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Help with German Adjective Inflections!

I got linked this https://en.wikipedia.org/wiki/German_declension#Attributive_adjectives article to help me understand the adjectives, it is very helpful.

But reading about the strong inflection, it seems to me that it would rarely be used at all. The only places i can think of where it would be used is with plurals (Ich mag gelbe Rücke) or in short phrases such as "Deutsche Sprache".

Am I mistaken? Someone please help.

June 20, 2017



As you learn how 'der' changes for case and gender, you're going to learn the strong endings anyway. So it's not really something you have to study separately. As long as you know when to use them.

BTW: 'Günstige Finanzierung ist verfügbar' (Cheap financing is available) is an example of strong ending in the singular.


Here is my take on adjective deflections (excuse my poor terminology, but I'm trying to make this as simple as possible):

(Note 1: All adjectives decline with at least an -e. This will become obvious with the explanations)

(Note 2: I made words italic where there are exceptions as explained for each adjective group)

There are three groups of adjective declinations: Those with 1) "Der words" (weak), 2) "Ein words" (mixed) or 3) no words (strong) before them.

(The weak, mixed and strong terms refer to how much the adjectives change. A weak adjective is very simple and barely changes whereas a strong adjective changes in almost every case)


1) "Der word" adjectives (weak) are the easiest to figure out, because the gender is already given by the definite article (weak). It is always -en, except for the nominative singular which has -e and the female/neutral singular which as -e.

Here is the complete list of "Der word" adjective declinations:

N: der gute Kaffee, die gute Limonade, das gute Bier, die guten Getränke

A: den guten Kaffee, die gute Limonade , das gute Bier, die guten Getränke

D: dem guten Kaffee, der guten Limonade, dem guten Bier, den guten Getränken

G: des guten Kaffees, der guten Limonade, des guten Bieres, der guten Getränke (der)


2) "Ein word" adjectives (mixed) are the same as the "Der word" adjectives except that you cannot figure out when "ein" refers to male or neutral. In those cases, the endings become the same as the der (-er) / das (-es) or den (-en) / das (-es) ending.

The rest of the endings are all -en, except for the nominative and accusative singular female which has -e.

Here is the complete list of "Ein word" adjective declinations:

N: ein guter Kaffee (der), eine gute Limonade (die), ein gutes Bier (das), meine gute Getränke (die)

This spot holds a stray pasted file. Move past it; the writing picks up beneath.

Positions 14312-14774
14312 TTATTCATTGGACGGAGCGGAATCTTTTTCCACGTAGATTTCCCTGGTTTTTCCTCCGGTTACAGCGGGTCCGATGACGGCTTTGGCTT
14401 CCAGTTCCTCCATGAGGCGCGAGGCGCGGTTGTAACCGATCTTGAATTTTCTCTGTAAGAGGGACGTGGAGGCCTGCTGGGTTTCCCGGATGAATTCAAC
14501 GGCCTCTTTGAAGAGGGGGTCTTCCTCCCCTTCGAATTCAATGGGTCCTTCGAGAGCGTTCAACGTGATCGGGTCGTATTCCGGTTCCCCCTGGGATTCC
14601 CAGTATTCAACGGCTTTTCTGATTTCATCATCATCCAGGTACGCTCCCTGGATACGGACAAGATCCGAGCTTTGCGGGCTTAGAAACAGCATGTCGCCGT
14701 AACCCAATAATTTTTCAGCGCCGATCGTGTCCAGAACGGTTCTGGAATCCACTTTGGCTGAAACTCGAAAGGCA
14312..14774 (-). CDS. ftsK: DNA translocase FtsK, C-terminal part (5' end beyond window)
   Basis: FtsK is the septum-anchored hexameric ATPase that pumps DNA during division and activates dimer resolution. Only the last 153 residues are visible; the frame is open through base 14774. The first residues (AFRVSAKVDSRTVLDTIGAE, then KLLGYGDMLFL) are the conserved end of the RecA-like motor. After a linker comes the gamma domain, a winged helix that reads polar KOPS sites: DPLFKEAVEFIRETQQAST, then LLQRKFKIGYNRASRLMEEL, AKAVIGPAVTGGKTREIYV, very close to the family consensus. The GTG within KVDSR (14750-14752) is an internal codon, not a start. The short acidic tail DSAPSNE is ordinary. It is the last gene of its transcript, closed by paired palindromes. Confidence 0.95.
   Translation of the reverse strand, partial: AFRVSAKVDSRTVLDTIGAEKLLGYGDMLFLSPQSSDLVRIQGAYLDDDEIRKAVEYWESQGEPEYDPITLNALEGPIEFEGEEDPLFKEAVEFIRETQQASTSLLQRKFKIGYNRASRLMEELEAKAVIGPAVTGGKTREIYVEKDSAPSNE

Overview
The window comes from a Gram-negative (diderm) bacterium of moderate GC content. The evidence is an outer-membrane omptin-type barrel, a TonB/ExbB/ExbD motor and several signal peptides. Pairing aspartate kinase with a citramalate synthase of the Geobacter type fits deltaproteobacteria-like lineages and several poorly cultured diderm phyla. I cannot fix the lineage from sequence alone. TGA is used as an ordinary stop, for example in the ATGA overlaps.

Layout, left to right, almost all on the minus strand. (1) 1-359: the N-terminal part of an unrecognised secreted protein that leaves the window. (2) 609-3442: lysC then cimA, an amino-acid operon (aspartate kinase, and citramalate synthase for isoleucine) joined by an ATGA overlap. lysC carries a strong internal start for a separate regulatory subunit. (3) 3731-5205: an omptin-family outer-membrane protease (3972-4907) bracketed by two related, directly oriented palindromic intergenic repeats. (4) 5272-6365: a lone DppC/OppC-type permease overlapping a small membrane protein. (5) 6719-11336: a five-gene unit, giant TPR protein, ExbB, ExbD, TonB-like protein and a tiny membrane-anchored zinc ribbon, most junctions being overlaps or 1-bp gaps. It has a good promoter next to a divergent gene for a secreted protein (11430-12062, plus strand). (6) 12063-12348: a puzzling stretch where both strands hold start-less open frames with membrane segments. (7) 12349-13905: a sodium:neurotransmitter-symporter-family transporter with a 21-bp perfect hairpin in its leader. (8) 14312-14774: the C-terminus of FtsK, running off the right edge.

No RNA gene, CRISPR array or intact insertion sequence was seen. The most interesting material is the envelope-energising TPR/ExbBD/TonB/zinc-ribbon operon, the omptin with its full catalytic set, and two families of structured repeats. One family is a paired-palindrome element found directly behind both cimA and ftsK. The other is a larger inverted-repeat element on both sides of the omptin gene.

A: einen guten Kaffee (den), eine gute Limonade (die), ein gutes Bier (das), meine gute Getränke (die)

D: einem guten Kaffee (dem), einer guten Limonade (der), einem guten Bier (dem), meinen guten Getränken (den)

G: eines guten Kaffees (des), einer guten Limonade (der), eines guten Bieres (des), meiner guten Getränke (der)


3) "no word" adjectives (strong) have the most variance, but luckily there's a trick to them. If you already know the declination of der/die/das for all cases, you already know all the endings!

They have the exact same endings as the definite articles (der/die/das), except for the genitive singular male and neutral which has an -en ending.

Here is the complete list of "no word" adjective declinations:

N: guter Kaffee (der), gute Limonade (die), gutes Bier (das), gute Getränke (die)

A: guten Kaffee (den), gute Limonade (die), gutes Bier (das), gute Getränke (die)

D: gutem Kaffee (dem), guter Limonade (der), gutem Bier (dem), guten Getränken (den)

G: guten Kaffees (des), guter Limonade (der), guten Bieres (des), guter Getränke (der)


So, now you might also have picked up what the weak, mixed and strong terms mean. Weak means that the endings are barely affected by the definite articles (der/die/das) as they clearly provide the word's gender. Strong means that you have to use the definite articles to determine the adjective's declination (no article to give the word's gender). Mixed means a mix of both weak and strong eg. you can mostly figure out the declination without looking at the definite article (weak), but you have to use the definite article endings for the nominative/accusative male and neutral adjective endings (strong) since ein can either be male or neutral.

(Please let me know if I made a mistake as I did copy paste around a lot :) )


Some common examples of strong adjectives:


1) You have beautiful eyes! - Du hast/Sie haben schöne Augen!

2) I do not like to eat sweet things - Ich mag nicht, süße Sachen zu essen.

3) She likes to wear short skirts - Sie mag, kurze Röcke zu tragen.


1) I only drink good bier - Ich trinke nur gutes Bier.

2) She only eats hot bread - Sie isst nur heißes Brot.

3) He catches fresh fish everyday - Er fängt an jedem Tag frischen Fisch.

Usually strong adjectives are used for simple statements.


They are all using the plural form of the noun! I was curious if there are any examples in sentences not using the plural form... I guess you'd have to get creative for that haha


I came across one today.

Ich mag lokales Essen


That's odd. Maybe it is because Essen is both plural and singular. But then it would be lokale, not lokales. But then you'd think it needs an article... hm


No. It's because food is not countable. We don't say one food, two food.... Short hair, green grass, warm water would all behave the same.

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